GENEVA- Stella Ellis is a third grader at Geneva Platt R. Elementary School, but she is no ordinary eight year old as she was honored on Monday for her fire safety poster she designed. Ellis was just one out of hundreds of entries to be chosen by the Geneva Fire Department for the State Fire Marshal’s Safety Poster Contest. “This year we had some really fantastic entries,” Dale Arkenburg said. Ellis was one of two Sadie Portman, reporter posters chosen to be judged for the Gazette, can be at the state level. reached at sportman@gazette “In our area there were two local finals. One was from Cork Elementary School and then Stella,” Arkenburg said. Arkenburg was impressed with her creativity as she drew matches and flames to illustrate how to stop, drop and roll. “Her poster is fantastic,” Arkenburg said. “It says stop, drop and roll.” Arkenburg said Ellis’ poster also demonstrated what she learned from the many lessons the fire department has given to the elementary schools. “She has all the stuff that we practiced so I know that she’s listening,” Arkenburg said. Arkenburg is happy to work with the students to teach them fire safety and he says they build a bond. “We spend a lot of time at the schools and we see these children over and over and over again,” Arkenburg said. Ellis won a plaque, a $5 gift certificate to Dunkin Donuts and a smoke detector from the City of PHOTOS BY SADIE PORTMAN Geneva. Stella Ellis stands with her stop, drop and roll award- Parents Mark and Pam and brother Mason stand by Stella Ellis after she was honored “We’re going to present winning safety poster in hand. for her fire safety poster.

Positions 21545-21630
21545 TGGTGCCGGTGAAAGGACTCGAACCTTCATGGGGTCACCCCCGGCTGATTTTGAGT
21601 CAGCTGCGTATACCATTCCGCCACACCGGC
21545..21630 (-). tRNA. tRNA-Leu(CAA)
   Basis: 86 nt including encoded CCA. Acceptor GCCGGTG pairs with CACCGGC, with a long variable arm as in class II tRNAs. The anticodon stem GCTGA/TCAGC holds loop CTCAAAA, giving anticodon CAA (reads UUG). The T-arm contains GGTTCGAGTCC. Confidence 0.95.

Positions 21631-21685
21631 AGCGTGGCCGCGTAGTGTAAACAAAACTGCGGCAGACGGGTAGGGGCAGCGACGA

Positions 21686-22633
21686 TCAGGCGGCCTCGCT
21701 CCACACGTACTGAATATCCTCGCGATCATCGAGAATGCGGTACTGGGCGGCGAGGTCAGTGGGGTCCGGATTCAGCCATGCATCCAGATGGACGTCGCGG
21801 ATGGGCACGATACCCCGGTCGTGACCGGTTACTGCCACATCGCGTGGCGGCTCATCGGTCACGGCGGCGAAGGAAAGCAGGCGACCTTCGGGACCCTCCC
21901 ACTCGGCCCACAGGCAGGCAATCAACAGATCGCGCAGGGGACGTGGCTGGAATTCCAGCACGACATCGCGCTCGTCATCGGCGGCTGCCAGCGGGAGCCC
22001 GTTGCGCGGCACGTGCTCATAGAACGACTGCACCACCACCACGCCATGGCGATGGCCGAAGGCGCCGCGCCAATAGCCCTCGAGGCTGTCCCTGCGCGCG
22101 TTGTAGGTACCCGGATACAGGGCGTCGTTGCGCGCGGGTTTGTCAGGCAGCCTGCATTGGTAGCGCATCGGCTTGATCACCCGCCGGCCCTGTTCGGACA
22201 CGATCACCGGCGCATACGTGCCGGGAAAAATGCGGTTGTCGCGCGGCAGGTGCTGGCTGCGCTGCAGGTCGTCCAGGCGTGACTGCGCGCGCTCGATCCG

RRA directors opt to delay lake dredger purchase BY DORIS COOK Gazette Newspapers ROAMING SHORES Rome Rock Association board of directors after much discussion at their Jan. 17 meeting have decided to delay starting any dredging of Lake Roaming Rock until 2014 or 2015 or buying the expensive dredger equipment. RRA board president Barry O’Connell presented two plans to the directors for consideration and input. O’Connell said the directors in a work session earlier in January discussed the two plans. One was to buy the pipeline materials and pumping equipment, then move ahead to build sludge receiving ponds on the Manzo property recently purchased. Chagrin Valley Engineering Inc. consultants are doing the design work for the ponds and where to lay the pipeline from the lake coves upland to the Manzo property. The consultants are also taking care of the permitting processes with the Ohio EPA and the U.S. Army Corp of